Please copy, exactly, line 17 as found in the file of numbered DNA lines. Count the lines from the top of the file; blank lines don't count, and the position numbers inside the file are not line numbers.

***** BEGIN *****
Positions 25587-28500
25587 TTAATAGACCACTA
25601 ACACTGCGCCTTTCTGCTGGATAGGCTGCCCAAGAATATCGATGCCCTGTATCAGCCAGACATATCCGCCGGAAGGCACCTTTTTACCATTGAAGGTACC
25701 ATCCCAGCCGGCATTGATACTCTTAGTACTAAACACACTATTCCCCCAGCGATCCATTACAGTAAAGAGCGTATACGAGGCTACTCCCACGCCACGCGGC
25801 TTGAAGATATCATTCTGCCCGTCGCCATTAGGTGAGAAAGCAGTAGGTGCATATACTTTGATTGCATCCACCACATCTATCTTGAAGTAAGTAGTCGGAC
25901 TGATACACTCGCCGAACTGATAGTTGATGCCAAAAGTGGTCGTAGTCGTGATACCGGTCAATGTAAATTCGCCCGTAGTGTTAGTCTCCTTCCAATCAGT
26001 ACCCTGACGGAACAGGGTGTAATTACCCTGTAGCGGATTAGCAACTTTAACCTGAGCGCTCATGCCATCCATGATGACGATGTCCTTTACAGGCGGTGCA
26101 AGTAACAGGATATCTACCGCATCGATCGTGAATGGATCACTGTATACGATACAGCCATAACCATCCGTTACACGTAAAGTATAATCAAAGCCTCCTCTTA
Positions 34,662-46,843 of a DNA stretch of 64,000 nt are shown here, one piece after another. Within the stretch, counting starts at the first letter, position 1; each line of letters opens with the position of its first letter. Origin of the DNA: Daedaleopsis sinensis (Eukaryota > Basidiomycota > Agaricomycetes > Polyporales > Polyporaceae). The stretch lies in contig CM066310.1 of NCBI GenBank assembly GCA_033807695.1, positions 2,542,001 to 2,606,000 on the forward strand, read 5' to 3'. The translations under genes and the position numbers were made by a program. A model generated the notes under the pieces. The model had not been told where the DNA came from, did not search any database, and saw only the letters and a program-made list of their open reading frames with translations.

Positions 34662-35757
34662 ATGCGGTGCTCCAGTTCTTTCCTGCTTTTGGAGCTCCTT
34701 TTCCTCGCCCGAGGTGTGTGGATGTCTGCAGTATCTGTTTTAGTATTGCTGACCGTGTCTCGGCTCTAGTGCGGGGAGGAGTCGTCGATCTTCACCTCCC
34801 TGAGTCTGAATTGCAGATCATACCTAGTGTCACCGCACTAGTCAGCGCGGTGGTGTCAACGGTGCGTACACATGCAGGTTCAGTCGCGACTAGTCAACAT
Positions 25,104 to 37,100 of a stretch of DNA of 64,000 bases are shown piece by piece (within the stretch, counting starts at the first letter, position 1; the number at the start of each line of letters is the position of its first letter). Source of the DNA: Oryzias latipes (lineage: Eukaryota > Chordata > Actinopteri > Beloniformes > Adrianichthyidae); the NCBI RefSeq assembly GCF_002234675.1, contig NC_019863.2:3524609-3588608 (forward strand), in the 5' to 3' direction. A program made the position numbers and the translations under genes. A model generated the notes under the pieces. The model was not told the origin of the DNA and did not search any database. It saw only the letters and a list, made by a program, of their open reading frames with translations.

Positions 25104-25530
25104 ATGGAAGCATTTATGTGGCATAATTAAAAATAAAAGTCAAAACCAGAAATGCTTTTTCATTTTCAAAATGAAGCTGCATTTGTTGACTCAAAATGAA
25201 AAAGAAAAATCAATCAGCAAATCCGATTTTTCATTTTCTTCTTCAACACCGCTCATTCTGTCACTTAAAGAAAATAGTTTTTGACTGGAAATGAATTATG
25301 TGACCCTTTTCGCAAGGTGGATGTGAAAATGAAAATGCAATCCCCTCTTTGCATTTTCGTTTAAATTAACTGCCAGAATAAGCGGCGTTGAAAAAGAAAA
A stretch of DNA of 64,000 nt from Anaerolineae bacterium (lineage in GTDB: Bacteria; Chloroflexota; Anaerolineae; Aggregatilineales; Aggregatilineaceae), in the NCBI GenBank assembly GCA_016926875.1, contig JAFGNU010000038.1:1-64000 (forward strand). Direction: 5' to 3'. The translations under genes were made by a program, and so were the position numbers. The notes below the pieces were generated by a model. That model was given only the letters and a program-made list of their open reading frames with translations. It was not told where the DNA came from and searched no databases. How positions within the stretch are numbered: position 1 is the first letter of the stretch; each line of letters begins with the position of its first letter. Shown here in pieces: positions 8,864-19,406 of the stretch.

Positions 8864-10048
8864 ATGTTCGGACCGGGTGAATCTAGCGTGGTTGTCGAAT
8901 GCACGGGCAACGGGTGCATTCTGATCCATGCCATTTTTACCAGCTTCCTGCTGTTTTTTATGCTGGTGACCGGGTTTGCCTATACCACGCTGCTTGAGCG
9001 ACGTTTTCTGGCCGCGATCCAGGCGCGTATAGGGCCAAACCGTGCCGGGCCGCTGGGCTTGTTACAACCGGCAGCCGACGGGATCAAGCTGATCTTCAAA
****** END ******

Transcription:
25201 AAAGAAAAATCAATCAGCAAATCCGATTTTTCATTTTCTTCTTCAACACCGCTCATTCTGTCACTTAAAGAAAATAGTTTTTGACTGGAAATGAATTATG